The other day my son Paul suggested something so disturbing, so cringe inducing, so horrific, I had to hold onto my kitchen counter for support. “I need a new bureau. Let’s go back to IKEA.”
All I could do was shake my head, repeating the word, “No.” I cannot. I will not go back to IKEA for these nine reasons…
#1–First, they lure you in with Swedish meatballs and Lingonberry parfaits. Don’t fall for it. Their cafeteria, located in front of the store, is light-filled, cheerful and Scandinavian. Colorful bins brim over with red, yellow, blue and green potholders, pencils, teapots and plate mats. You think what a fun, wonderful place. But then you enter the rest of the store…
#2 – It’s designed in this confusing labyrinth. Explorer Ernest Shackleton would get lost. You need to scatter breadcrumbs to find your way out. Not to mention all their furniture has Swedish names with 17 syllables and no vowels. Half the time I couldn’t remember where I was or what I liked, let alone how to pronounce it.
#3 — There are no salespeople. Usually salespeople at furniture stores are like wolves circling baby goats. You can’t move two feet without hearing, “Can I help you?” Not at IKEA. It’s like invasion of the body snatchers. You walk for miles and slowly realize there are only tired, confused-looking customers. No employees are anywhere.
#4 – Wait, there’s one! Finally, after an hour we stumbled upon a hollowed-eyed woman wearing an IKEA tag who looked like she’d never seen a human before. When I asked how I went about buying furniture, she pointed to an odd plastic pouch hanging from a sofa. “All information’s there,” she said and wafted away.
#5 – Those odd plastic pouches. All IKEA items have a baggy with a bunch of order forms and one stubby pencil. This is their system. It dawned on me why they charge so little. You do everything yourself. And I mean…everything. An uneasy feeling started to grow.
#6 – The “I can’t assemble things” shaming. After filling out the sales ticket, we stood in a long line to pay. When I voiced concern to the cashier that I didn’t know an Allen wrench from pickled herring, she looked at me like I’d just shot a puppy. Sighing, she handed over a paper with the name of a local assembler. Phew, I thought walking away. We’re almost out of IKEA’s clutches. Little did I know, the worst was yet to come…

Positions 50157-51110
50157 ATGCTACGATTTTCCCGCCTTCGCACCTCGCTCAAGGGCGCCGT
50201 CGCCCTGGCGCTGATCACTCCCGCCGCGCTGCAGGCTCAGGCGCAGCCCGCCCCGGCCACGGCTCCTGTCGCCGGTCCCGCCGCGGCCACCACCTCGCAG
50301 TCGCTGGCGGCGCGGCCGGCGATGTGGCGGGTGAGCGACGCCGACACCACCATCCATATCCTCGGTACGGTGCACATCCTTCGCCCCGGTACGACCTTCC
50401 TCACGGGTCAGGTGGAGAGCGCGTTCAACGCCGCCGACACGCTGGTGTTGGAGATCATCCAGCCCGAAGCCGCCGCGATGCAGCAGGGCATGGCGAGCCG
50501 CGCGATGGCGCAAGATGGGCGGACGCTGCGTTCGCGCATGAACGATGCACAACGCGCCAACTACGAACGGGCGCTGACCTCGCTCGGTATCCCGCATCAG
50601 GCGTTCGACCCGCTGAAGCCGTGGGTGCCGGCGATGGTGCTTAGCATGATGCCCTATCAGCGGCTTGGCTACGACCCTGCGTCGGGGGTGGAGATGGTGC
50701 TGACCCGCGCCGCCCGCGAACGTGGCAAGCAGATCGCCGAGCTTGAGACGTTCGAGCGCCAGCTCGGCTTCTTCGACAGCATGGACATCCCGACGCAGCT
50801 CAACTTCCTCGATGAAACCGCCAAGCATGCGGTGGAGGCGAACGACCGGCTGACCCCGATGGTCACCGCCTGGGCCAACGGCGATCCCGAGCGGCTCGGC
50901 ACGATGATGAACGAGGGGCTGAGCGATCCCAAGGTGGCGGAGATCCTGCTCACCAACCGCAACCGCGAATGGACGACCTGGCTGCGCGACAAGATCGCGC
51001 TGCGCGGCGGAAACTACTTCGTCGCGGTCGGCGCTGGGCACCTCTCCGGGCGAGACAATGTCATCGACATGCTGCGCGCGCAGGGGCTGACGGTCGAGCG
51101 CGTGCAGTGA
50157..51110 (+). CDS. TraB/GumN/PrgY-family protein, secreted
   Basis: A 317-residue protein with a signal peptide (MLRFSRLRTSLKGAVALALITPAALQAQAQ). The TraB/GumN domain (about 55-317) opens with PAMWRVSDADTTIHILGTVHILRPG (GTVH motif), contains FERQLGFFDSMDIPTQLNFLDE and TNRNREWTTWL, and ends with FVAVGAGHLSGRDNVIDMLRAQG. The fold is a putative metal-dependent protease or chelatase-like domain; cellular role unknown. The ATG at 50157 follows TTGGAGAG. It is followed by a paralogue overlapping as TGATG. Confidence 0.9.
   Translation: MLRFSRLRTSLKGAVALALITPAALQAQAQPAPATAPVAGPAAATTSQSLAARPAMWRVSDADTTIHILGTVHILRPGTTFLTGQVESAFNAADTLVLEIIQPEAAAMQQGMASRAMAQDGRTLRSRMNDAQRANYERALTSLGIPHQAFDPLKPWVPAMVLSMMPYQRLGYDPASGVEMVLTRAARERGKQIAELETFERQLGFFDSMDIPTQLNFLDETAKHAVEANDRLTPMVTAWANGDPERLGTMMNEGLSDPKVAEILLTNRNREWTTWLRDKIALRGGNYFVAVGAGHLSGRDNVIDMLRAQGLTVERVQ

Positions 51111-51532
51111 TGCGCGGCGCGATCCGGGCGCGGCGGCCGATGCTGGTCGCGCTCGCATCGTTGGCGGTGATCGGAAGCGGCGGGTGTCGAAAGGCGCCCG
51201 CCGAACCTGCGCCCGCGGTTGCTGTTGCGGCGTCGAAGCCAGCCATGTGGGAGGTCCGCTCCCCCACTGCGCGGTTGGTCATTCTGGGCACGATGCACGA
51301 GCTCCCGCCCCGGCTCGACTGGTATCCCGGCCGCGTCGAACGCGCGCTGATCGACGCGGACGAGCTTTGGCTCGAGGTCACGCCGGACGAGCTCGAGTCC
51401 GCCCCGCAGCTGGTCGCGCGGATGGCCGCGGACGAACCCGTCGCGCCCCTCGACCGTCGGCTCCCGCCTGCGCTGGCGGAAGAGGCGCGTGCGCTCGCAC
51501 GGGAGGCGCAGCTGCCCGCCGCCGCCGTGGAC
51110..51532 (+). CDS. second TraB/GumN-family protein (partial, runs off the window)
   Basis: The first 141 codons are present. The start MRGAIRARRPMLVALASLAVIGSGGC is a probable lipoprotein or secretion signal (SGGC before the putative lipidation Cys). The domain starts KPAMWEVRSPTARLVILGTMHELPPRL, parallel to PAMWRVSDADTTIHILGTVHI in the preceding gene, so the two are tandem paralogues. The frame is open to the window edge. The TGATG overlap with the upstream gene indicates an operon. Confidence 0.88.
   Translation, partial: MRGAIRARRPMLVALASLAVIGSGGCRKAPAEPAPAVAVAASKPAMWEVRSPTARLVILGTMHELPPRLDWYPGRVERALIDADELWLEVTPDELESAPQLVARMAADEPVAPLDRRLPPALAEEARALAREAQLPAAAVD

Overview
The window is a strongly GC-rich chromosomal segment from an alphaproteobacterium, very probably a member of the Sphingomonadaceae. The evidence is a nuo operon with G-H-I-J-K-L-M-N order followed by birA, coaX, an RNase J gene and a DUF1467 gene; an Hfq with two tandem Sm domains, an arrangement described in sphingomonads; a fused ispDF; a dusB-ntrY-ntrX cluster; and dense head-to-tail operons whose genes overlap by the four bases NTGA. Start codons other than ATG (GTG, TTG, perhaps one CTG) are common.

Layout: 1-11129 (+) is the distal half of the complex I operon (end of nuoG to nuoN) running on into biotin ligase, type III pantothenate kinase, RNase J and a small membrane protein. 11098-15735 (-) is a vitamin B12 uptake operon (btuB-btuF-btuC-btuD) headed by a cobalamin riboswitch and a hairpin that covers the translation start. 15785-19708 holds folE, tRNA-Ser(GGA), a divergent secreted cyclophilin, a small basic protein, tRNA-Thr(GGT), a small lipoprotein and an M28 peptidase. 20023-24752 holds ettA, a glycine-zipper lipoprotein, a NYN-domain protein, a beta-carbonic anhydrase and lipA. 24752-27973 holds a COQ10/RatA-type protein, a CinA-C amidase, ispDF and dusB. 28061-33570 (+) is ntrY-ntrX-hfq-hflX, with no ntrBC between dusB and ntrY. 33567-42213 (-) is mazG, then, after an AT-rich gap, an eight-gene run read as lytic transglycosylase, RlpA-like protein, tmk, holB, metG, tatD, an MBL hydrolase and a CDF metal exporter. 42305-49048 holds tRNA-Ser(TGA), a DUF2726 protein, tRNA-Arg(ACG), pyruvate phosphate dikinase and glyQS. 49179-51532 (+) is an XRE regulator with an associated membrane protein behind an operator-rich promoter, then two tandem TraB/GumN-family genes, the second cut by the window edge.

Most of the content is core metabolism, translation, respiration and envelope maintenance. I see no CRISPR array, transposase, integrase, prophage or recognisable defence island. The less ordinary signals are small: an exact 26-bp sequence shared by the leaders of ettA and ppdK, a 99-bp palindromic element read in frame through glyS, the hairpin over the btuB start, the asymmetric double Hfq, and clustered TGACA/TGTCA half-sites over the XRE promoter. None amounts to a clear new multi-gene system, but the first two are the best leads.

#7 – The warehouse. Remember those galley ship movies as kids? Dozens of sweaty men chained to benches, rowing? That’s what IKEA’s warehouse reminded me of, except you’re expected to sit down and pick up an oar. After realizing we were completely on our own, Paul and I secured a trolley and I asked one of the few, tired-looking workers where we could find the Koppanghemnes bureau. “Row 270-B,” he said, jerking his thumb toward an area the size of 10 airport hangars.
#8 – The massive body strength required. Half hour later, Paul and I found the Koppanghemnes bureau, unassembled in three flat boxes, just high enough to qualify as an Olympic event. We struggled to get them onto the trolley, went through another long line to check out, and finally exited, blinking in the bright sunlight. Three hours had gone by. I wanted to stand there, arms in the air, like the triumphant prison break scene in “Shawshank Redemption.”
#9 – You have to store everything before (head lowered) having it assembled. We finally got home and once again, lugged those damn boxes to our garage where they sat until I called the wonderful man who magically turned this stuff into an actual bureau…for another fee.
Needless to say, I won’t be returning to IKEA in the near future, although they do have Lingonberry parfaits. (And yes, I know I’m treading on thin ice here. Many people love IKEA.)
— Laurie Stone
Laurie Stone writes from the woods of Easton, Connecticut. Her blog, “Musings, Rants & Scribbles,” shares thoughts on growing up, growing older and growing (hopefully) wiser. She draws inspiration from her poor, unsuspecting husband of several decades, two grown sons, family and friends (including the furry ones). You can also find her on Facebook, Twitter and Pinterest. She has written for the Huffington Post, Medium, Pick the Brain, Midlife Boulevard and In the Know Traveller, among many others.